Nationwide drugstore chain operator Walgreen entered into a multiyear, chain-wide agreement to implement Goliath Solutions' RFID-based system for tracking the use and effectiveness of in-store product displays. The retailer recently completed a yearlong pilot of the system in 50 of its stores. Presently, Goliath is integrating RFID tags into product displays provided by 15 consumer packaged goods (CPG) companies, and Goliath expects more of Walgreen's suppliers to join. Walgreen says the Goliath system will be installed in all 5,000 stores by the first half of 2007, as per the recent chain-wide agreement.

EPC Reduces Out-of-Stocks at Wal-Mart
An independent study by the University of Arkansas finds that, on average, the use of EPC technologies at 10 Wal-Mart stores reduces out-of-stocks by 16 percent—proving for the first time that RFID could have an impact on this long-standing bane of retailers.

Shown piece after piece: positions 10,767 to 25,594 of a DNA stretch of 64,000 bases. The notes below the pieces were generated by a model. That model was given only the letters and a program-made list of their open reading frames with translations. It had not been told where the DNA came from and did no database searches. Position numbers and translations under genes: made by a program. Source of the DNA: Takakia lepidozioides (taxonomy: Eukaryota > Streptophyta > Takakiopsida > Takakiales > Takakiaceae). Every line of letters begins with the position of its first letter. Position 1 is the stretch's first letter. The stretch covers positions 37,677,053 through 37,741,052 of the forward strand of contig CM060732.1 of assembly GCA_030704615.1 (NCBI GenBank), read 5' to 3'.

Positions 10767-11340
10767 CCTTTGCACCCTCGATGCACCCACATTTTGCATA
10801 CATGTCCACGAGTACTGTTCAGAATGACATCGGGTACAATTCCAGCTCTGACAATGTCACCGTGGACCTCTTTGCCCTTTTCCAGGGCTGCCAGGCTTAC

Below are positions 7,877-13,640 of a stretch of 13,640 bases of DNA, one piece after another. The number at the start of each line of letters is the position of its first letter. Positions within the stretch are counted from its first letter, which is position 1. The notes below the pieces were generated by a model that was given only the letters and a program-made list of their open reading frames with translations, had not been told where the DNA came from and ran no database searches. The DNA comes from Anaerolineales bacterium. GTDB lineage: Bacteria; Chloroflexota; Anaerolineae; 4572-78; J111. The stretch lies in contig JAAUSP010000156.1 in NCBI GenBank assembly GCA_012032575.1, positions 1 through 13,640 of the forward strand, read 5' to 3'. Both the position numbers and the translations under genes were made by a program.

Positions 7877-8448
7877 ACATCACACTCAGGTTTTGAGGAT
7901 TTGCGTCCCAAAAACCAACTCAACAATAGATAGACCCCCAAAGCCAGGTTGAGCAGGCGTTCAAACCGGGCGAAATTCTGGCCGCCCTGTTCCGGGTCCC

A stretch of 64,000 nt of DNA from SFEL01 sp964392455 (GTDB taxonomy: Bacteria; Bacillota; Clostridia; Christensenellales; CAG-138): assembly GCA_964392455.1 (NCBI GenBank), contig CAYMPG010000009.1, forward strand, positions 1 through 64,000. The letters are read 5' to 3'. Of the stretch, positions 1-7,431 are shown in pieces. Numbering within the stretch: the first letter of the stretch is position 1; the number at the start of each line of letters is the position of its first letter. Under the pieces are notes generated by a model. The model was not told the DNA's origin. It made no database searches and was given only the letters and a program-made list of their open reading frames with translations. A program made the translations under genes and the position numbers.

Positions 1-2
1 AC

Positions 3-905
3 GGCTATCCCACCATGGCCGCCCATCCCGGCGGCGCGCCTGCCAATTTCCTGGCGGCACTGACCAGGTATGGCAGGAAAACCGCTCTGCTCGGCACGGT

Boeing Wants Dreamliner Parts Tagged
Boeing announces that suppliers of many parts used in its 787 Dreamliners—a new family of high-capacity, low-emission passenger planes—will be required to place RFID tags on the parts before shipping them to Boeing.

Avery Dennison Sells Gen 2 Tags for 7.9 Cents
Avery Dennison offers its AD-220 Gen 2 inlays—just the transponders with no labels—for 7.9 cents each in quantities of 1 million. The company also says it's selling its EPC Gen 1 Class 1 tags for the same price, lowering one barrier to adoption.

Target, Wal-Mart Share EPC Data
The two retailers launch a pilot with 13 manufacturers to share data in a standardized format, paving the way for greater collaboration over the EPCglobal Network.

EPCglobal Ratifies ALE Software Standard
EPCglobal ratifies an Application-Level Events (ALE) software standard for managing EPC data. ALE-based software can process tag data from Gen 1 or Gen 2 EPC tags and provide an interface for filtering and consolidating EPC data from interrogators.

Intermec, Symbol Reach Major Agreement
Intermec Technologies and Symbol Technologies settle one lawsuit and adopt a plan to resolve four additional suits between the two companies. The agreement reassures end users that adoption won't be slowed by lawsuits. Several vendors also form a patent pool to manage IP.

Chase Offers Contactless Cards
Chase's credit card division becomes the first credit card issuer to offer MasterCard and Visa cards embedded with RFID tags, which consumers can use to make cashless payments at RFID-enabled terminals.